South African President Jacob Zuma has defended his record at the opening of the African National Congress (ANC) conference at which his position is being challenged.
His deputy, Kgalema Motlanthe, is contesting the party leadership.
But one of South Africa's richest businessmen, Cyril Ramaphosa, lent his support to Mr Zuma by standing for the deputy leadership of the ANC.
Mr Ramaphosa played a key role in the transition to black-majority rule.
He was the pre-eminent union leader in the dying days of apartheid and negotiated the end of white rule.
But after losing out to Thabo Mbeki in the race to succeed Nelson Mandela as president, he turned to business, and created the Shanduka Group of industries.
ANC delegates arrive in Manguang, Bloemfontein South Africa (15 Dec 2012) Some 5,000 delegates will be able to vote in the leadership contest
The return to politics of Mr Ramaphosa will be a boost to Mr Zuma, analysts say. The president has been accused of financial impropriety and failure to address South Africa's economic woes.
In his opening address to the congress in Manguang, where the ANC was formed a century ago, Mr Zuma said the country was now ready to "move into the second phase in which we will focus on achieving meaningful socio-economic freedom".
Speaking in a huge, hot tent packed with delegates, Mr Zuma laid out the achievements of the ANC since he was elected at the last conference five years ago.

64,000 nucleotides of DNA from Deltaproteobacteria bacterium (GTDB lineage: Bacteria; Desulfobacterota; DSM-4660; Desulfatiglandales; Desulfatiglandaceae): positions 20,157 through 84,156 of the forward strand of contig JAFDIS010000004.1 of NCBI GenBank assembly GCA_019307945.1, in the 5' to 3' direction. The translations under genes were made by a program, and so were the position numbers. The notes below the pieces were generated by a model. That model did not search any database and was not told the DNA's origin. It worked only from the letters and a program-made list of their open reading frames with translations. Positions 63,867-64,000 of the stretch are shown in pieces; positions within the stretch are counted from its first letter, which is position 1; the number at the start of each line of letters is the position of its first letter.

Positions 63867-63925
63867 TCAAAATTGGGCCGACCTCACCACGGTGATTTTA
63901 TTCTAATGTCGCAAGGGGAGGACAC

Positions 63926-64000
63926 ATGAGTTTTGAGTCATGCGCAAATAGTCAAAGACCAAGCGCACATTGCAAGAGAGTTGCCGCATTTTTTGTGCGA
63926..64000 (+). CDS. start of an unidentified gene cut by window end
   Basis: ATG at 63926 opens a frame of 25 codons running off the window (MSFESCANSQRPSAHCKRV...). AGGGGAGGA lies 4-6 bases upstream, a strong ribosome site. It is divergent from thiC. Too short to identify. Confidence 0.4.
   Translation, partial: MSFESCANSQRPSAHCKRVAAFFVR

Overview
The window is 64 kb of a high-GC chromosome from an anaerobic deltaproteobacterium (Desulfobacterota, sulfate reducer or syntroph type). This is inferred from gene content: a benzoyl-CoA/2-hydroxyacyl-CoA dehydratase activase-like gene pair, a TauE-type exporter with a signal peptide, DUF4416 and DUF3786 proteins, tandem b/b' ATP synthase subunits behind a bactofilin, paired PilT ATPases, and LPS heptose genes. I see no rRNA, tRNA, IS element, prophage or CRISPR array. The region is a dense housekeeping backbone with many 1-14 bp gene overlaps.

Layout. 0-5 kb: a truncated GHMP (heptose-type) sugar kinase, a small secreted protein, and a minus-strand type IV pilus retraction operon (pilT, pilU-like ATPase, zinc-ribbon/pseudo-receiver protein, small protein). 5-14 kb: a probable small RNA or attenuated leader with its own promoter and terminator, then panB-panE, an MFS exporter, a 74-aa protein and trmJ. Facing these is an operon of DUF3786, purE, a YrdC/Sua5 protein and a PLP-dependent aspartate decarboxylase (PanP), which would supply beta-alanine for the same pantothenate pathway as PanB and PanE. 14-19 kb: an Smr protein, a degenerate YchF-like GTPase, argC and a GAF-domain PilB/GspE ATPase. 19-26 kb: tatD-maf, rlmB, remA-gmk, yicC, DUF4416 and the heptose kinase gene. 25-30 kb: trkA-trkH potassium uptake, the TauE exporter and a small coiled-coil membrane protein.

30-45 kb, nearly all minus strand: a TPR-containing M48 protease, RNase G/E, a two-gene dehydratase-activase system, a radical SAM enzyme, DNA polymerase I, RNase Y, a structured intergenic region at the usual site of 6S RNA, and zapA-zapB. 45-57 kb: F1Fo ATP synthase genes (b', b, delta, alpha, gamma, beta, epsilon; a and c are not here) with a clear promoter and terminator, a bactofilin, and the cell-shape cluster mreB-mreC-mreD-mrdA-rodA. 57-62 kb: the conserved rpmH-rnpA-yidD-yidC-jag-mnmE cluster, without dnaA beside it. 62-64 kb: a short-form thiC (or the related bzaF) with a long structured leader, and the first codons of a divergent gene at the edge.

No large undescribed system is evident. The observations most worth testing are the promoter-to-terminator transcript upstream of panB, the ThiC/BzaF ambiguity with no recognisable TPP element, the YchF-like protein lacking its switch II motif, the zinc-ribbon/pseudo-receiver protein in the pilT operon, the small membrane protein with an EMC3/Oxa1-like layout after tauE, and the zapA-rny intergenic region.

He addressed those who criticise his failure to lower unemployment and boost growth head on.
"Today, the ratings agencies and investors are asking whether the ANC can continue to manage this economy so that we can grow, create jobs, manage our debt and provide policy certainty," Zuma said.
"Yes, the ANC will continue to provide strong economic leadership and steer our economy boldly."
The president is confident he can win a second term, says the BBC's Milton Nkosi in Manguang, despite media coverage of his personal life and allegations that he misused public funds to renovate his private home.
But Deputy President Motlanthe was nominated by at least three of South Africa's nine provinces and is hoping for a surprise victory. He only confirmed his candidacy last week.
If Mr Motlanthe is appointed, the ANC's control of parliament means he will almost certainly become South Africa's next president in elections in 2014.
The results of the leadership contest are expected later this week.